Around this time of summer, I start getting excited about planning for the upcoming school year. Last Friday we went ahead and ordered all of our curriculum, that I had already underlined and circled months ago in the homeschool catalogs. The books and supplies should be arriving here within the next two weeks!
We’ll be continuing with our study of world history, picking up where we left off with the fall of Rome. The last stop from this past year on our tour of ancient civilizations was the Roman Empire, which honestly, I wasn’t jazzed about at first. There is so much brutality and corruption that went on during this time in history, that I worried about studying it at any length with my 1st grader.
However, it ended up being the favorite history unit for both of us! It was so fascinating to go back to the time period during which Christ walked on the earth and the New Testament was written. Studying the key figures, events, and political atmosphere of the time really helped us to have a greater understanding of the birth of Christianity, and how it survived and grew even under intense persecution by the Roman government.
As with our study on Ancient Greece, we created a lapbook so my seven-year-old could wrap his head around the flow of history during this period. My son decided for the most part which events and people he wanted to include.
He really enjoys using his creative skills to display what he has learned on just about any topic, and I’ve found that he also retains the information he puts together in the lapbooks. He likes to refer back to them later, too. We’ve sort of created our own reference library from them, and in this way the lapbooks become both keepsakes and educational tools!
The cover, with a timeline of important events:
- City of Rome Established, 753 BC
- Rome Becomes a Republic, 509 BC
- Rome Defeats Carthage and Becomes a World Superpower, 206 BC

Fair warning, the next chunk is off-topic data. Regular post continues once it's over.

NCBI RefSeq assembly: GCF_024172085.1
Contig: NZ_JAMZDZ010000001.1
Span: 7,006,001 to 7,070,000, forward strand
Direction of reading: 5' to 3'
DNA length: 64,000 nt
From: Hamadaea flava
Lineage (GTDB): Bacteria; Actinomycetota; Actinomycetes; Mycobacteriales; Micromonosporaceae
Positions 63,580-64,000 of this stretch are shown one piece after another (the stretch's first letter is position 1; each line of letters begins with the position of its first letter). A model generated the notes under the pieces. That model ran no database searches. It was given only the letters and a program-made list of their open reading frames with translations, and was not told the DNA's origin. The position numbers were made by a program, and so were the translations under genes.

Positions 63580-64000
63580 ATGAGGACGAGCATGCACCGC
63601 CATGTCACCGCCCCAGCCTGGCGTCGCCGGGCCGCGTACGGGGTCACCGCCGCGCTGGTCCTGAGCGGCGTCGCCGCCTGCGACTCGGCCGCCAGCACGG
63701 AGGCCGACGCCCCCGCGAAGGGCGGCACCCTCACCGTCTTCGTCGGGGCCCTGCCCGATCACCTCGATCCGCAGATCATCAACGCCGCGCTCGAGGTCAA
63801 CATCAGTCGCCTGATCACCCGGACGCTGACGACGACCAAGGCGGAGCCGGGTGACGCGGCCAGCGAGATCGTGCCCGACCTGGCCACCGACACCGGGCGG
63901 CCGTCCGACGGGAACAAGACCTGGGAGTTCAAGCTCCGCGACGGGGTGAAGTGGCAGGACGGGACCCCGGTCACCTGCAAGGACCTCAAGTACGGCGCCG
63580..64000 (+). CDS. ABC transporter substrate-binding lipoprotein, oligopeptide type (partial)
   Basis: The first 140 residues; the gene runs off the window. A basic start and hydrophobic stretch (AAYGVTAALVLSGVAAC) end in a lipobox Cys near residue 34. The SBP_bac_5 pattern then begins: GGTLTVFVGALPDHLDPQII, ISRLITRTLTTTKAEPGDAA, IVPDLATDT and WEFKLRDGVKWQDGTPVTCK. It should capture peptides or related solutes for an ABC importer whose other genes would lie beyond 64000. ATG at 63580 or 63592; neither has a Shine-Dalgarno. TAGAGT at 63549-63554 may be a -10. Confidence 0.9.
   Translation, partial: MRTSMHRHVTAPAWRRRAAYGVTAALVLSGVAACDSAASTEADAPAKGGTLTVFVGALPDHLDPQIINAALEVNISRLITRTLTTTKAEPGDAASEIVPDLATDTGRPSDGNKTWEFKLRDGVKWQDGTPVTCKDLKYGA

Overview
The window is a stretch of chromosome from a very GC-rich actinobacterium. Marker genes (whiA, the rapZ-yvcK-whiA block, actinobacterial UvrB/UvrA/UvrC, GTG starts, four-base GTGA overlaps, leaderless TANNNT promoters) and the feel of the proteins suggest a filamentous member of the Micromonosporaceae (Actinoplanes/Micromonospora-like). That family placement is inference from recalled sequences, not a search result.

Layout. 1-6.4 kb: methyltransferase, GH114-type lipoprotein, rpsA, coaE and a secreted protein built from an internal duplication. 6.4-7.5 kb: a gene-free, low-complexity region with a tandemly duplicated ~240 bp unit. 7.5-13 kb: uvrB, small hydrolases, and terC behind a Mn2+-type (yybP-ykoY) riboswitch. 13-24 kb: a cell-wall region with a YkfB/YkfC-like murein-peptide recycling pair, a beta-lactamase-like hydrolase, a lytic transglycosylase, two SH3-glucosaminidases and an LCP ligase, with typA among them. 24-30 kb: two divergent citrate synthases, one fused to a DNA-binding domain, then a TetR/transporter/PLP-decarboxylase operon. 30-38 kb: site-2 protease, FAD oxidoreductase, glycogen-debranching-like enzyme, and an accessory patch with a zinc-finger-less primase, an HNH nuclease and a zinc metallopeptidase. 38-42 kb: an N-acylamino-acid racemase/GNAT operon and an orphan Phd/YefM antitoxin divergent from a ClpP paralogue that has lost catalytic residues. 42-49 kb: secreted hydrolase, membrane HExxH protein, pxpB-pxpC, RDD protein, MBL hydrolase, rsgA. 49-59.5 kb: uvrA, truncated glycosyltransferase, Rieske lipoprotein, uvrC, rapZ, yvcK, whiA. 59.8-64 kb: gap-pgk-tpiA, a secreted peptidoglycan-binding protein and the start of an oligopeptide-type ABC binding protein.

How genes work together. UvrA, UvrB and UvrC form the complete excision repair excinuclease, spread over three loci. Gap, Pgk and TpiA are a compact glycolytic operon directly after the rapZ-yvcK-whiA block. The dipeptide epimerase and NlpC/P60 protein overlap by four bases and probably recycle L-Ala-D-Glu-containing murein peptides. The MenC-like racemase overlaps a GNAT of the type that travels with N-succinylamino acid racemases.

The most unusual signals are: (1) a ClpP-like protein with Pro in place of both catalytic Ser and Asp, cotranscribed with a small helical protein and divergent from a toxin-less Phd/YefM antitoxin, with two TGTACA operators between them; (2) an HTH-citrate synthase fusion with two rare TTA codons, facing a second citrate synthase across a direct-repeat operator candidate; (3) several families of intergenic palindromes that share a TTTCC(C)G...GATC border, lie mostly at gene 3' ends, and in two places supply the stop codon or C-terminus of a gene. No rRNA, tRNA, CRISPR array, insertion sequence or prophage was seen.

- Murder of Julius Caesar, 44 BC
- Octavian (Caesar Augustus) Becomes First Emperor of Rome, 27 BC
- Roman Army Puts Down Jewish Revolt By Destroying Jerusalem & The Temple, 70 AD (a water droplet smudged the drawing of the city)
- Hadrian Builds Wall In Britain to Keep Out Barbarians, 117 AD
- Empire Split Into Western and Eastern Halves, 284 AD
- Christianity Becomes Official Religion of Roman Empire, 320 AD
- Barbarians Invade and Destroy Rome, 410 AD
- Fall of Roman Empire When German Ruler Takes The Throne, 476 AD
The upper left mini book is his picture of the chariot races at the Circus Maximus, a popular form of entertainment for Roman Citizens. Below, what happened at Pompeii when Mount Vesuvius erupted in 79 AD. The highlight of this study was reading about a cake that had been preserved under several layers of volcanic ash and excavated, along with the entire city, thousands of years later!
Above is a drawing of the gladiator fights at the Colosseum, complete with special seating for the Emperor. An interesting fact we learned is that gladiators could win their freedom from slavery if they found favor with the Emperor by fighting valiantly. “Win the crowd, and you’ll win your freedom.” (Maximus, The Gladiator)
Below, he colored and labeled a map of the Roman Empire, using The Usborne Time Traveler as a guide. All the parts in green are inside the Empire, while the parts in yellow are outside. The stick figures are supposed to represent the Barbarians (what Romans called foreigners).
Inventions, or things we have gained from the Romans, such as our republican form of government, mosaics, aquadects, and many of our modern laws was illustrated using what he learned in The Usborne Book of World History and by watching Kid’s Animated History. Below that are pictures he colored of the Nicene Creed, which determined the Roman Catholic Church’s set of beliefs, and the poet Virgil, who influenced a great deal of literature during that time. Both of these drawings are actually stickers that come with Sonlight’s Timeline Book, which has a blank timeline from 5,000 BC to the present.
Above is a drawing of the Roman Army in battle, using a catapult to weaken an enemy’s fortress.
The conclusion of our Ancient Rome unit was about the growing tensions between the Barbarians and the Romans. I attempted to trace a map of Barbarian lands, and he numbered where each group lived. This was important since the Goths eventually invaded and attacked the city of Rome, weakening the Western half of the Empire’s capital. From there, other Barbarians conquered more parts until the Vandals captured Rome and finally put their own king on the throne. The Fall of Rome is considered the event that marks the end of Ancient History.
Another influence on the design of the lapbook was Drive Thru History: Rome If You Want To. This video series by Dave Stotts takes an amazing look at the real locations where historical events took place, and combines historical facts with people and events recorded in Scripture. While geared for teens, it was still very informative and entertaining for my elementary aged kid. There were many things that went right over his head, of course, but overall it was the perfect compliment to our study!
Linked up with The Homeschool Nook